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ISSAQUAH LAW GROUP - PERSONAL INJURY LITIGATION LAWYERS

Issaquah Law Group - Personal Injury Litigation Attorneys

TRUST: Personal injuries are personal. Which is why the attorneys at ILG treat every client and every case differently. Because they are different, and extremely personal. ILG was founded on the principle that strong client relationships are the key to successful legal representation and strong relationships are built on trust. Trust that you will be heard. Trust that you will be protected. Trust that every effort will be made to see justice done in your case. The singular goal of every ILG attorney is to earn and preserve that trust.

EXPERIENCE: ILG attorneys have a broad base of litigation experience to draw on in all Federal and State courts from on-the-ground investigations to Supreme Court appeals and we bring this experience to bear on behalf of our clients in personal injury and wrongful death claims arising out of motor vehicle accidents, bus versus pedestrian accidents, defective and dangerous products, medical malpractice, slip/trip and fall accidents, and catastrophic losses due to fire.

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Division II: Mom's Neglect Based on Bible Not Overturned By Having Bible Quoted Back to Her

State v. Trebilock

It really boggles my mind that some people don’t have the basic humanity to be parents.

J.T., N.T., and A.T. experienced severe neglect and abuse while living with theTrebilcocks. The children were not allowed to try different foods. The Trebilcocks would make J.T. and occasionally A.T. eat from a " pig trough." 3B Report of Proceedings ( RP) at 646. J.T. and A.T. would also be forced to eat outdoors in the cold. The children would be denied food altogether ifthey did not complete their chores or schoolwork. On occasion, they would have to steal food to survive, from bread and fruit to dog food, goat food, and toothpaste. The Trebilcocks put an alarm in the kitchen to prevent the children from stealing food. When the Trebilcocks caught the children stealing food, they would spank the children with a wooden paddle.

J. T. in particular spent a great deal of time outside doing chores barefoot. In order to ensure that he did not get the carpet dirty, he had to have his feet checked before he entered the house. At times J.T. would stand outside in the cold for hours, waiting for someone to check his feet so he could go back inside. The Trebilcocks made J. T. wash his clothes outside in a bucket and hang them to dry. Sometimes his clothes would not dry and he had to wear wet clothing. J.T. also had to wash his bed sheets in the bucket outside, and if the sheets did not dry, he had to sleep without sheets. He was frequently cold at night.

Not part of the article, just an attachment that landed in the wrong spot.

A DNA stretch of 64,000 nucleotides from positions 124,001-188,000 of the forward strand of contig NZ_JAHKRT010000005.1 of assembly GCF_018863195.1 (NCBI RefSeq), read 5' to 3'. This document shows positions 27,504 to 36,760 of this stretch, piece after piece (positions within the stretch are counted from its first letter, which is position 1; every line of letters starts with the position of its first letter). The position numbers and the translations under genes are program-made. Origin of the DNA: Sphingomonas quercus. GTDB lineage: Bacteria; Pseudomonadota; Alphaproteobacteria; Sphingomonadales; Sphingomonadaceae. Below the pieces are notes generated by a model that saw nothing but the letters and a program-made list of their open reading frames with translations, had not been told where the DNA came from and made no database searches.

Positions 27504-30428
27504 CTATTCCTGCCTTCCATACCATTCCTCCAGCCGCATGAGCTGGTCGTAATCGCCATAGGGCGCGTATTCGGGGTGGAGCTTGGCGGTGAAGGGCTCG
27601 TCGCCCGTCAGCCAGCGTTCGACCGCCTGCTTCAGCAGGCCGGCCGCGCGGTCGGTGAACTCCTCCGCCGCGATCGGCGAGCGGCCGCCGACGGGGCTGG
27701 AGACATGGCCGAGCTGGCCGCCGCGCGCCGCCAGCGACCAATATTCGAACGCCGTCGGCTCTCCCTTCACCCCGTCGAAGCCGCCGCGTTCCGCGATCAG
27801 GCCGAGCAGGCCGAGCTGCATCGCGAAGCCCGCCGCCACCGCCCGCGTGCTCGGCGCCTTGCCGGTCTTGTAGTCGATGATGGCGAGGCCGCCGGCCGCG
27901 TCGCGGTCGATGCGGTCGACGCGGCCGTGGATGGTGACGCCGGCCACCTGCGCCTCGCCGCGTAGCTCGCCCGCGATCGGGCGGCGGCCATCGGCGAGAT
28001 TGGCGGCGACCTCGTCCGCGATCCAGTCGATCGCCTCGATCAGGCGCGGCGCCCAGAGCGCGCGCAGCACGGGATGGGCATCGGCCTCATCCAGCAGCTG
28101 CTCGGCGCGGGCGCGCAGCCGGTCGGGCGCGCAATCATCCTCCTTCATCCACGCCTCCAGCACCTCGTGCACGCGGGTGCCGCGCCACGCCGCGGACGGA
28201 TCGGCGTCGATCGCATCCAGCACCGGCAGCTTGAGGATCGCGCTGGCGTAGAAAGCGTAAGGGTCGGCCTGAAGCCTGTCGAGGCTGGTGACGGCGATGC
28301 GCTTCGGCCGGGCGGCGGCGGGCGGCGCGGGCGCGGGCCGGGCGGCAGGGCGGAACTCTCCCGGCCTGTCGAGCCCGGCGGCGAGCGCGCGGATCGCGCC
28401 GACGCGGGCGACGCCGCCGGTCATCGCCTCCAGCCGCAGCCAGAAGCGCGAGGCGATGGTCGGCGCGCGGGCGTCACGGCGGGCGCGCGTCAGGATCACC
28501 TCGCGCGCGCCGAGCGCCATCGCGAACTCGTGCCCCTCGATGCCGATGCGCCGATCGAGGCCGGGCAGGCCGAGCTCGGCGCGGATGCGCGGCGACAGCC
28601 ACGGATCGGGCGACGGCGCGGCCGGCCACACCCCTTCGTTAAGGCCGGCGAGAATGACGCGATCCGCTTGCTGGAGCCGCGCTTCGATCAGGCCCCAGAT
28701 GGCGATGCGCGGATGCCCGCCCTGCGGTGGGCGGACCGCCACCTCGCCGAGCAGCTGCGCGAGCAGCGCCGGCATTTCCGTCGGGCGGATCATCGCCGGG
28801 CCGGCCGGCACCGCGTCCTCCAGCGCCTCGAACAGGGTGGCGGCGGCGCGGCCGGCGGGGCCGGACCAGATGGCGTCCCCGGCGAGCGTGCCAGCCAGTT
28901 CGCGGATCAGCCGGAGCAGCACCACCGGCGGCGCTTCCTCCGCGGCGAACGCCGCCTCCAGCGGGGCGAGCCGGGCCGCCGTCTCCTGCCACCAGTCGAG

The really scary part of this to me is that not only are these parents so utterly inept, but they were allowed to adopt children several times. You would think that on one of these occasions, a home inspection would have revealed some of these conditions. Now, I don’t know what inspections happened, or how these went down, but I’m just saying’...

The mom argued that the judge violated her right to due process when he quoted the Bible during sentencing. Now, the sentencing was done purely under the Sentencing Reform Act, including aggravating factors. However, it is not error for a court to use religious language to express a secular concept. Here is the quote by the court:

At trial, Mrs. Trebilcock testified about being biblically convicted about proper eating diet.

This may be familiar to some — this phrasing — and the reason I make mention of this is because I really think it’s important to mention and underscore the importance of safeguarding and protecting children in our society and keeping them from harm and offense. This is the phrase some of you may be familiar with: “Which one of you, if his son asks him for bread, will give him a stone, or if he asks a fish, will give him a serpent?"

While the code is biblical, it is meant to underscore the principle that we are to safeguard and protect children in our society. The judge is allowed to consider this secular principle within sentencing.

Interestingly here, the defendant contended that, although she waived her right to a jury trial, that that only applied to the trial itself and not sentencing. Why does this matter? Under Washington law, a person is entitled to have a jury consider aggravating and mitigating factors in support of the sentence. Here, she unequivocally stated that she wanted the judge to decide her case and whole. Never at any time did she make any motion or raise any objection to this. Her waiver was complete.

The rest of the published part of the opinion deals mainly with the propriety of various aggravating factors, which the Court of Appeals found were properly applied.

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